Wednesday 13 October 2010
Statement by H.E. Archbishop Francis Chullikatt, Apostolic Nuncio, Permanent Observer of the Holy See, before the Sixth Committee of the 65th session of the United Nations General Assembly on item 85: The rule of law at the national and international levels, New York, 13 October 2010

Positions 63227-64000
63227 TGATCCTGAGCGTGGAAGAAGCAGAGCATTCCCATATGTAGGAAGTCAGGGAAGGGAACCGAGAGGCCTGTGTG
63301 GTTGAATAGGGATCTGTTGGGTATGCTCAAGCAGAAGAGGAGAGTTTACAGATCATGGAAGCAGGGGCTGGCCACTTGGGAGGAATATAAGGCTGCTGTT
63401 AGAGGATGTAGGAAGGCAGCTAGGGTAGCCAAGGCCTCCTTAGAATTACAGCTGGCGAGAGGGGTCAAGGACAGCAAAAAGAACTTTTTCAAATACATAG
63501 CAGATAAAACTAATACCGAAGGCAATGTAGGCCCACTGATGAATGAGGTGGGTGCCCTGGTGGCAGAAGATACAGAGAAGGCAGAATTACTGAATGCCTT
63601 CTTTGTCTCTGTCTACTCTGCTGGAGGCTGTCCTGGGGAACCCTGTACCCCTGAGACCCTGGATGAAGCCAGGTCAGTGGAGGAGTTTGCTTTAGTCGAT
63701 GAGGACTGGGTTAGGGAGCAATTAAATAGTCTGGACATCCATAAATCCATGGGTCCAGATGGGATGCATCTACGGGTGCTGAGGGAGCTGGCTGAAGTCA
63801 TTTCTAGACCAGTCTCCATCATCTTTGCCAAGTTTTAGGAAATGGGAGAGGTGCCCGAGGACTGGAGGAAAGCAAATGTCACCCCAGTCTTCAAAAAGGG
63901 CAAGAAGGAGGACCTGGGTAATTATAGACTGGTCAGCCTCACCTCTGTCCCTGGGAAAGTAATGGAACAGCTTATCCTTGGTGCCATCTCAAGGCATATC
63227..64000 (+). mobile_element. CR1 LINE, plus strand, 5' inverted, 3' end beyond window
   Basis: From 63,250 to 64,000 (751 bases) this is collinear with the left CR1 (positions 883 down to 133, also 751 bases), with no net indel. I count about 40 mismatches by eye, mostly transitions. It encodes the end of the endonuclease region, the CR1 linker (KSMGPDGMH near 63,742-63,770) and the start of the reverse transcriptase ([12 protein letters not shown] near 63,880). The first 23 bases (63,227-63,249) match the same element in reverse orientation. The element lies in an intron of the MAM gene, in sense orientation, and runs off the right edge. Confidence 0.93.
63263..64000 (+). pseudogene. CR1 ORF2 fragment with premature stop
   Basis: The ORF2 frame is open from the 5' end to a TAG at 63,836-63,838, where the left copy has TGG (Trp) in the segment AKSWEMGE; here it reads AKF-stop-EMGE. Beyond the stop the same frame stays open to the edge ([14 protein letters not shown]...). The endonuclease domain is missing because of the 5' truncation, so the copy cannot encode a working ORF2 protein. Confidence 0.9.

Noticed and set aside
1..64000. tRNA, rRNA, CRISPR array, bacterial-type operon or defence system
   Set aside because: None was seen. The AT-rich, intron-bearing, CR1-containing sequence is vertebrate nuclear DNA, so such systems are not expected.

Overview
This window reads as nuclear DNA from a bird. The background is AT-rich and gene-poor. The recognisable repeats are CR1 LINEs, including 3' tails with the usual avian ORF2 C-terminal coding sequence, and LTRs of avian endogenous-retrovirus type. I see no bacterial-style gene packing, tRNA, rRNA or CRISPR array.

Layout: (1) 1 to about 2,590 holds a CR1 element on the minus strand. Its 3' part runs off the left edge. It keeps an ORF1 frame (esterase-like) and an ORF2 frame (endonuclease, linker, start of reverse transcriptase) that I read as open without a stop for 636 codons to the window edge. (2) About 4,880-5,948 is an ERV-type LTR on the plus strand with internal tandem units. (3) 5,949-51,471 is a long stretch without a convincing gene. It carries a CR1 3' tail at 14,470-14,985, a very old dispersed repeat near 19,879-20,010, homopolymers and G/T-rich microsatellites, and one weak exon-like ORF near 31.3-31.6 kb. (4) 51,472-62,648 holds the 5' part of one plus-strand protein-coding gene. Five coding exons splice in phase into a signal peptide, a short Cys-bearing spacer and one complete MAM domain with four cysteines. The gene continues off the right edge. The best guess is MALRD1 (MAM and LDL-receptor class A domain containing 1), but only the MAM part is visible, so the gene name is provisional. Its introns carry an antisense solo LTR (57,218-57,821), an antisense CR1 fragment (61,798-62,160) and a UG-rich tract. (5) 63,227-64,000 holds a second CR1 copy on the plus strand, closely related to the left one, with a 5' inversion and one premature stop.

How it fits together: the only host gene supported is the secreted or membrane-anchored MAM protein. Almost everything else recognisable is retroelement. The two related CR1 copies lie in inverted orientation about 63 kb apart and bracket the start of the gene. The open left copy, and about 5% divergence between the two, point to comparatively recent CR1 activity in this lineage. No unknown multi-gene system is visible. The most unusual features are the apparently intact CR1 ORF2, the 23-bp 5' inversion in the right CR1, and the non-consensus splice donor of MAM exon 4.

Statement by H.E. Archbishop Francis ChullikattApostolic Nuncio, Permanent Observer of the Holy See65th session of theUnited Nations General Assembly Before the Sixth Committee on item 85:The rule of law at the national and international levels New York, 13 October 2010 Madam Chair, As my delegation addresses the Sixth Committee for the first time during this 65th Session of the General Assembly, I take this opportunity to congratulate you and the bureau on your elections and look forward to a successful conclusion of this Committee' s work. Madam Chair, The rule of law is the bedrock for development, peace and security. Why? First of all, the human person is intelligent and second, the world and the issues we confront are intelligible. Therefore, humankind is able to know the essential dignity of every human being. The combination of human intelligence, intelligibility of nature and history and unconditional respect for human dignity should enable those persons entrusted with the making of laws and their enforcement to promulgate just laws that serve and protect the common good of the human family. However, for the rule of law to promote true justice, a better understanding of the nature of law and justice is needed by national and international authorities. Law is not merely the outcome of civil legal deliberations. It must also incorporate the natural moral law, which, in fact, is nothing other than the recognition of all the social consequences of human dignity. Natural law, hence, supplies to law-making and enforcement that which can be derived about what is good and true through the proper and essential application of objective natural human reason. The natural moral law thus introduces a crucial element to the making of public norms. It connects the rule of law with the seeking of truth which, in turn, gives expression to the law inscribed on the human heart. Today, legislative and judicial bodies too often fail to take into account this crucial basis of their work – the natural moral law – and focus only upon the empirical perception of human circumstances and procedural questions concerning the creation and application of law. Moreover, there is even a failure to acknowledge the need for law to respect universal truths. This positivistic and utilitarian view of law gives rise to the transforming of "private interests or wishes into laws that conflict with the duties deriving from social responsibility." A positivistic and utilitarian view of law results in the "rule by law" rather than true rule of law. As a judicial methodology, it risks undermining the promotion and just application of the rule of law because it disconnects the law from its roots in the natural moral order and leads to the flawed conclusion that what has become legal is therefore just and moral. At the international level, the promotion of the rule of law also has seen advancements in recent decades in both civil and criminal law. The importance of international trade and development has led to the recognition of the need for States and individuals to have effective and just standards and norms so as to further enhance international development. Likewise, international labor markets and human migration both have received greater attention by the international community so as to promote just and equitable laws which protect the dignity of workers and allow migrants and their communities to enjoy the full protection of the law. Based on sound juridical principles, the work of the International Law Commission, International Labour Organization, UNCTAD, UNCITRAL and the WTO, requires continued commitment and development so as to create a more just international order which fosters understanding between nations. In the same way, finances should be guided by the rule of law. That means that the International Community should keep working on reforming the mandate and rules of the main multilateral financial bodies, such as the IMF, the World Bank Group and the new FSB. Such reorganization should ensure the fair participation of all countries in the world financial governance and should better link the financial institutions to the work of the General Assembly. Similarly, the international criminal system has seen great progress over the past year. While the International Criminal Tribunals for Yugoslavia and Rwanda move closer to completing their work, the International Criminal Court has seen an increase in the number of States ratifying the Rome Statute and the further development of its ability to hold individuals accountable for the worst crimes against humanity. While the ICC has proved a valuable contribution to the international criminal system, continued work to ensure that it promotes the rule of law and greater peace and justice must continue.While ensuring global and national governance through the rule of law, international leaders and civil authorities must continue to work to remove the perceived conflict between peace and justice and foster a broader vision of justice which takes into account political, social, economic and legal forms of justice. Justice, after all, requires the institution of right relationships among individuals and peoples so that the common good of humanity can be well served. At the national level, the need for a just rule of law in many corners of the globe continues to go unmet. Efforts to promote the rule of law are hampered by the continued influence of corruption, instability, both social and political and the lack of resources to implement judicial systems. As the Secretary General's report (A/65/318) notes, there is a need to address the capacity and political will of national governments to establish and implement just legal system. Partnerships with civil society organizations which provide education and social services based on sound principles of the rule of law are vital to provide the cultural foundation upon which legal systems can be built. The increasing codification of international legal standards has led more States to further incorporate such standards and practices into national legislation. This development can be seen particularly in the efforts by States to adhere to the standards established by the international human rights treaties established by the General Assembly. However, my delegation notes with concern the increasing undermining of treaty body systems when their scope is expanded beyond the spirit and goals of the treaties and the intent of the States who have adopted these legal standards. Since they are a part of the legal system, these treaty bodies cannot be excused from adhering to the traditional rules of interpretation of law. Efforts by international treaty bodies improperly to expand the scope of these treaties risks undermining the international treaty system in the realm of human rights. In the worst instances, they have actively promoted an interpretation of these international standards in a way which undermines the fundamental duty of law: to protect life. National legislators endure unwarranted criticism for rightly rejecting this expansion of the various treaties' standards which advance supposed rights that undermine life and the family, innovations that are unsupported by international agreements. Clearly, it is important for such bodies to respect the role of States to negotiate and implement the various human rights standards and to avoid expanding these standards into areas outside their scope and intent. Madam Chair, At both the international and national levels the rule of law helps to promote peace and development for all people. Individuals responsible for the development and creation of law have a distinct responsibility to ensure that their efforts contribute to the common good of society by protecting the legitimate interests of every member of society and by elevating consciousness of the responsibilities of all persons. In the final analysis, this is the charge of the rule of law. Thus these individuals must continue to work to ensure that law is truly just and that it fosters the common good through upholding the dignity of the human person, fostering social unity, protecting life, promoting the rehabilitation of offenders, restoring victims both physically and spiritually and increasing trust and understanding between and amongst peoples and nations. Thank you, Madam Chair.